Fried-fish sandwiches have a long history around our area, from city carryouts to Mid-Atlantic seafood houses. But this summer they’re popping up in more places—and in more highbrow incarnations—than ever. Six we love:
1. The DC Classic
Whiting sandwich at Horace and Dickie’s
6912 Fourth St., NW; 5601 Allentown Rd., Camp Springs
The original H Street institution closed last year, but you’ll still find giant, crunchy-crusted filets of whiting heaped atop a little slice of white bread at these spinoffs run by founder Dickie Shannon’s family. Grab some hot sauce and get to it.
2. The Slider
“Filet-o-fish” at Itty Bitty Sandwich City
2001 18th St., NW
McD’s serves as the inspiration for the puck-size creations at this sandwich pop-up out the Imperial in Adams Morgan. Some major differences: a slug of IPA in the batter, wild-caught cod instead of pollock, and no American cheese.
3. The Mid-Atlantic Classic
Crispy fish at the Tavern at Ivy City Smokehouse
1356 Otis St., NE
The structure is simple—lettuce, tomato, tartar sauce—and the main elements are purely local: flaky blue catfish from the Chesapeake and a Lyon Bakery brioche bun.
4. The Crunchified Version
Cornmeal-crusted-fish sandwich at Pennyroyal Station
3310 Rhode Island Ave., Mount Rainier
The best thing about the sandwich at Jesse Miller’s eight-month-old Mount Rainier hangout is its bite, thanks to cornmeal-battered fluke, chunky housemade pickles, and toasted white bread. Also, tangy rémoulade and a dose of Mexican hot sauce.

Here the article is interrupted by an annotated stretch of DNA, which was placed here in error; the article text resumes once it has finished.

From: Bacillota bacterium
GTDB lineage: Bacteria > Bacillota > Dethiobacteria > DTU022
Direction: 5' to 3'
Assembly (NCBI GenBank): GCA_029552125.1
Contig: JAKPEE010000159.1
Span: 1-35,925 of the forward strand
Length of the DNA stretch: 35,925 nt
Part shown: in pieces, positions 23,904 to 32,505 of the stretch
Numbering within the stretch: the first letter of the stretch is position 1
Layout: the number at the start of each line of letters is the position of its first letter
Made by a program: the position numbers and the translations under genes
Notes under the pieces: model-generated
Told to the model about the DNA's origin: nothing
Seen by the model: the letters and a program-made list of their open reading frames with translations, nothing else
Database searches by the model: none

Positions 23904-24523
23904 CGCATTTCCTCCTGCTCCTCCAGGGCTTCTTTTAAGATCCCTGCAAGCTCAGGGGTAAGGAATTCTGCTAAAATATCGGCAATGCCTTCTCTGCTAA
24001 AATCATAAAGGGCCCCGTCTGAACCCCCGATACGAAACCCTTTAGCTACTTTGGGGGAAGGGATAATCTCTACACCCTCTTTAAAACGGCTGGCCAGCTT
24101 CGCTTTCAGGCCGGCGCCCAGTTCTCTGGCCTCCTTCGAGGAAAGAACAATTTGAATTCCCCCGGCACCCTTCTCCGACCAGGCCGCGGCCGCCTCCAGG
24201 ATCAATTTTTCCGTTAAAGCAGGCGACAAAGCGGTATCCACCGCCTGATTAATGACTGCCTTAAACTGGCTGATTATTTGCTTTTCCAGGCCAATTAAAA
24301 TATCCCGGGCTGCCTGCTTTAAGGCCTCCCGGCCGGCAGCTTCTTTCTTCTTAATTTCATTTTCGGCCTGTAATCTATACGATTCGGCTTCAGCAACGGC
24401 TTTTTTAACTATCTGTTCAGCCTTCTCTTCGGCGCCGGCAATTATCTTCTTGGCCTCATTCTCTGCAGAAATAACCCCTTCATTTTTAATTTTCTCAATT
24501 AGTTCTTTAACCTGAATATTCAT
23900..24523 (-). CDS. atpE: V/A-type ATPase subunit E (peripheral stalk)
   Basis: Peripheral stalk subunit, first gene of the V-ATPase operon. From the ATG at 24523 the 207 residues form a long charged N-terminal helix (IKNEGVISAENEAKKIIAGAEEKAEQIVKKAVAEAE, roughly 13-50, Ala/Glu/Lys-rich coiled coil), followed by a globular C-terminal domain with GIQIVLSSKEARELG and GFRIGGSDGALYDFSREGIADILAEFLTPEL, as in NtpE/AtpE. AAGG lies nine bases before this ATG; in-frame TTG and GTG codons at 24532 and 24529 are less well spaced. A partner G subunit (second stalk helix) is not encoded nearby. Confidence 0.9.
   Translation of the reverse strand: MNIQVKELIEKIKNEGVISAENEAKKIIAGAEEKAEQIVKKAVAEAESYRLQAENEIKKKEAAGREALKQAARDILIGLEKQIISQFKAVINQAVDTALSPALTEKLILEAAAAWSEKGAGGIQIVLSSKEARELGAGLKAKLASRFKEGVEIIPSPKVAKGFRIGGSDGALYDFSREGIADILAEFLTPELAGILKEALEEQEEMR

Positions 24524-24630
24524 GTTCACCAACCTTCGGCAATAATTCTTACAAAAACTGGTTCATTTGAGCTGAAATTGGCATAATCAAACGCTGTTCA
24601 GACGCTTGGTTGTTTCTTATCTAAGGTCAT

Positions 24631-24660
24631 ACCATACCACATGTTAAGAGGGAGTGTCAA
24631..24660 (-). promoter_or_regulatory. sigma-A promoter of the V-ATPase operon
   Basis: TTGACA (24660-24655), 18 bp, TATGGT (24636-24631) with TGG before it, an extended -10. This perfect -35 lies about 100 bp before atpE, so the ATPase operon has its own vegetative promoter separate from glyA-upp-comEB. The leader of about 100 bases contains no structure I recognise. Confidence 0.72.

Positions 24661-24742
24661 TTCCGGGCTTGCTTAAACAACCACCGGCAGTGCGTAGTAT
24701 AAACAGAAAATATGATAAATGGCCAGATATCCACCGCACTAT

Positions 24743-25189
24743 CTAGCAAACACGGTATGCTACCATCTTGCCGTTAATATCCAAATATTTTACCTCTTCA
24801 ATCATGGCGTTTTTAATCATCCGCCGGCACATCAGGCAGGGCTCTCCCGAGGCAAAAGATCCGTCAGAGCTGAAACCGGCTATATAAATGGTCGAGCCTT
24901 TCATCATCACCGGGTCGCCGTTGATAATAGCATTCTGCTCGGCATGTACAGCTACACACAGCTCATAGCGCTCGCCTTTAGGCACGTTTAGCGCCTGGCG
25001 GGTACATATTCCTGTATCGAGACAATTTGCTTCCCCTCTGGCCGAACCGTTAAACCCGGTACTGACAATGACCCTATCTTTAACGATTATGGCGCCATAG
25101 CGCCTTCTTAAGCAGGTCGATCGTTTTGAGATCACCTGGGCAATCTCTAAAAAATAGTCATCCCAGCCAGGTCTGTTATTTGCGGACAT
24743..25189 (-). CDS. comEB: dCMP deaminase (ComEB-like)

5. The Fancy Filet-O-Fish Riff
“Fish filet” at Moon Rabbit
801 Wharf St., SW
One of the tastiest appetizers in the city right now is this Wharf restaurant’s Vietnamese-accented homage to the golden-fried McDonald’s sandwich. Panko-crusted catfish is scented with lemongrass and turmeric, finished with smoked-dill tartar and iceberg lettuce, and set inside a curry-milk bun.
6. The Secret Sando
Fried-dogfish sandwich at District Fishwife
1309 Fifth St., NE
The stackup of freshly fried dogfish, lemon mayo, pickles, lettuce, and tomato was once a fixture on this Union Market seafood counter’s menu. Now it’s only for those in the know: off-menu but always available. You’re welcome.
This article appears in the July 2021 issue of Washingtonian.